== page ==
PELICAN LAKE - Tribal members from across Wisconsin held a Deep Winter Camp to pass on parts of their cultures. Members from several different tribes wanted to give kids the chance to experience a piece of their culture. They hope the camp encourages younger members to keep traditions going and never forget where they came from. "They're going to be the next teachers they're good kids and we all love every kid that came here and spent time with us. They all learned something and they'll take it back and teach others," said Lac du Flambeau Band Vice Chairman John Johnson Sr.
CRANDON - Forest County Sheriff's Deputy Craig Justice was justified in shooting and killing 31-year-old Brandon Cude on Jan. 4, Forest County District Attorney Chuck Simono ruled Friday.
The Wisconsin Department of Justice released the results of its investigation in the case, and Simono's decision, Friday afternoon.
The DOJ documents detail how Cude swung a shotgun at Justice at close range. The deputy had just learned Cude had felony warrants against him, and Justice was trying to arrest Cude. Justice fired four shots on the scene, a rural road south of Crandon.
"He didn't get a shot off?" a fellow officer asked Justice after the shooting.
"No. He tried, though. Pulled that sucker out and pointed it right at me," Justice replied in an exchange recorded on a body camera.
MINOCQUA - Many Lakeland Union High School parents kept their children home from school Friday. Threats to shoot up the school felt all too real after 17 people died in a Florida school this week. The high school stayed open Friday, however the atmosphere felt different. Friday students walked through a crowd of police and sat in nearly empty classrooms. "I didn't want to take the chance that something was going to happen to my son," said Lakeland Union High School parent Jennifer Stough.
Stough's 17- year- old son Zach had a lot to look forward to this weekend. Instead she kept him home Friday. "I have friends that went to school today and that makes me nervous," said Zach. Yesterday a student and teacher found shooting threats on a ladies bathroom stall suggesting a repeat of what happened in Florida.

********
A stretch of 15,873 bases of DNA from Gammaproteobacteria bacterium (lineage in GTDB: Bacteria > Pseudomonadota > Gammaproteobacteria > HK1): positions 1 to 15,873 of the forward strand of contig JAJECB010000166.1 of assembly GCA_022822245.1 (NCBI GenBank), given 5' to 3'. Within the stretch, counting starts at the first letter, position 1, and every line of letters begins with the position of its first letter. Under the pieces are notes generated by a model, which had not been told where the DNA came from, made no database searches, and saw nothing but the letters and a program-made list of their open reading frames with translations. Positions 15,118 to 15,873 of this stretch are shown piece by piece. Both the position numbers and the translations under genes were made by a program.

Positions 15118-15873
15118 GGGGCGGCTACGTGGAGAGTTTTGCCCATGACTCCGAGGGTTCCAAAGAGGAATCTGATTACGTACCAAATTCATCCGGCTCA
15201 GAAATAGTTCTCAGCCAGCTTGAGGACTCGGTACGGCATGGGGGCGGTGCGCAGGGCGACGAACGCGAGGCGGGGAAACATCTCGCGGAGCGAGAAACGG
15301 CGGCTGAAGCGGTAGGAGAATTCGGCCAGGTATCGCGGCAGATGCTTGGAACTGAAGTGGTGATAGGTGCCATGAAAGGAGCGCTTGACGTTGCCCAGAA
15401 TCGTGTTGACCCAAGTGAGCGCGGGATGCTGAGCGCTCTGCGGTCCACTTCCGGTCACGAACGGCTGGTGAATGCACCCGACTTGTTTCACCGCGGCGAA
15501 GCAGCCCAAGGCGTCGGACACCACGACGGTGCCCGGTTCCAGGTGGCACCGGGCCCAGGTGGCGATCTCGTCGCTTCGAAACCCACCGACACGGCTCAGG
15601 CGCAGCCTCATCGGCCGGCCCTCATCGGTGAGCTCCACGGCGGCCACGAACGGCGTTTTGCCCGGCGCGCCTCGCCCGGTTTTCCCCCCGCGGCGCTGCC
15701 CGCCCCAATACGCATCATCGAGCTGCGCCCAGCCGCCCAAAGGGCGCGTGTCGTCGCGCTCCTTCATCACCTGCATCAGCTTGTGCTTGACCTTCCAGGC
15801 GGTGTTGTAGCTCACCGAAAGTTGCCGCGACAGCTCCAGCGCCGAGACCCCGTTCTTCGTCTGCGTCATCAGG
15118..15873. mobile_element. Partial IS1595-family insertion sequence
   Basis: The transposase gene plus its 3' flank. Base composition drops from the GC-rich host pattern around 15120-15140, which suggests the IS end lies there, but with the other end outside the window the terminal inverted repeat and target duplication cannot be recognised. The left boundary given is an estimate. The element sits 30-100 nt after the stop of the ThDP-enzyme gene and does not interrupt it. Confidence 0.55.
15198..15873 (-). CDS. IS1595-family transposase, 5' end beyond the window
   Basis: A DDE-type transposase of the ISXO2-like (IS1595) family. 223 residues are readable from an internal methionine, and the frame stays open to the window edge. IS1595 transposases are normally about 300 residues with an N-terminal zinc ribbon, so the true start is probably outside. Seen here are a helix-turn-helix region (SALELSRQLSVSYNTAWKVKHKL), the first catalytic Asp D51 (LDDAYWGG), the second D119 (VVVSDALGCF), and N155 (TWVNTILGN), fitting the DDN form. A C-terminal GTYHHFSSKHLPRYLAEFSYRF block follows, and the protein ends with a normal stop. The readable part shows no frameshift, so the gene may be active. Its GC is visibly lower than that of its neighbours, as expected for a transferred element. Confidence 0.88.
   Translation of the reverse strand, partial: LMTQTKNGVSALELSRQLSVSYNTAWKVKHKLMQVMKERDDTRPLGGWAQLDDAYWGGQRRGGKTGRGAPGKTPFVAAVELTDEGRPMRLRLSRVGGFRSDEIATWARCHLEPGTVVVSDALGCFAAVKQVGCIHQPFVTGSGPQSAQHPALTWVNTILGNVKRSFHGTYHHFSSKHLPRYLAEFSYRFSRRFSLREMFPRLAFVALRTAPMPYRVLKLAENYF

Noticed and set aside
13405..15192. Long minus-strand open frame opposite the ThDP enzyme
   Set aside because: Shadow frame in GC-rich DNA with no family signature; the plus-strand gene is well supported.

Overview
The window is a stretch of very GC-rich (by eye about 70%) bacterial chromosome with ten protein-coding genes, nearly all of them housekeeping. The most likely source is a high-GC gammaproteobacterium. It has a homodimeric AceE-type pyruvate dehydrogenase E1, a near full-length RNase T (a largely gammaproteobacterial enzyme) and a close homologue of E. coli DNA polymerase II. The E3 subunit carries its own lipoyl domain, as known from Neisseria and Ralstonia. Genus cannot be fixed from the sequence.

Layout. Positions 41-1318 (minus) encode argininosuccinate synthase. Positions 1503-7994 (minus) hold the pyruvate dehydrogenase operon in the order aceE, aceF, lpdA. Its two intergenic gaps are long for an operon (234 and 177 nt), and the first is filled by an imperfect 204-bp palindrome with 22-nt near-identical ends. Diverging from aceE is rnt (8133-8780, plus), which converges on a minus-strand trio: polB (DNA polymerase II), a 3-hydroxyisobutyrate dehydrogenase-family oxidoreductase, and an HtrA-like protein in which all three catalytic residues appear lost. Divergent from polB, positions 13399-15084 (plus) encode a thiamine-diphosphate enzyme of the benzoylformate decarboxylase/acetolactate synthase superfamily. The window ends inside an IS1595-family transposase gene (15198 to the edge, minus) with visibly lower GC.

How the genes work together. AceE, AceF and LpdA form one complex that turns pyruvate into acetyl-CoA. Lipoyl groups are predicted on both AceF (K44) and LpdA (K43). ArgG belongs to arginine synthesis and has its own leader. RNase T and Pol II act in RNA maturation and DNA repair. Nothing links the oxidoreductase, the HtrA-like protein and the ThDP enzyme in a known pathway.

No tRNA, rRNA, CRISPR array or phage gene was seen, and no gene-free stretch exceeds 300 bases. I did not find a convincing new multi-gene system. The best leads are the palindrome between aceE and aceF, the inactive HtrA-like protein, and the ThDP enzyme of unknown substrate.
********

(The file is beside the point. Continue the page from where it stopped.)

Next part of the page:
"It's not a joke and we take these things seriously," said Minocqua Police Chief Dave Jaeger. Minocqua police quickly got involved. However, the threats didn't stop there.
EAGLE RIVER - Vilas County officers can now respond to active shooter calls better prepared.
All deputies and patrol offices now have access to steel-plated body armor, something only the Vilas County SWAT Team had before.
"We want to make sure our staff are fully protected," said Vilas County Sheriff's Office Captain Gerard Ritter. "I never want to see anything happen to any one of my staff. And we should outfit them with the protection they need."
Before the new body armor, Ritter said officers and deputies only had access to soft body armor.
"The weave material is designed to stop or slow down a projectile," said Ritter.
Officers will still wear the soft-bodied armor every day, but in active shooter situations, officers can now essentially double up on protection, protection once only offered to the SWAT Team.
"There has been an increase in active shooter incidences across the United States," said Ritter.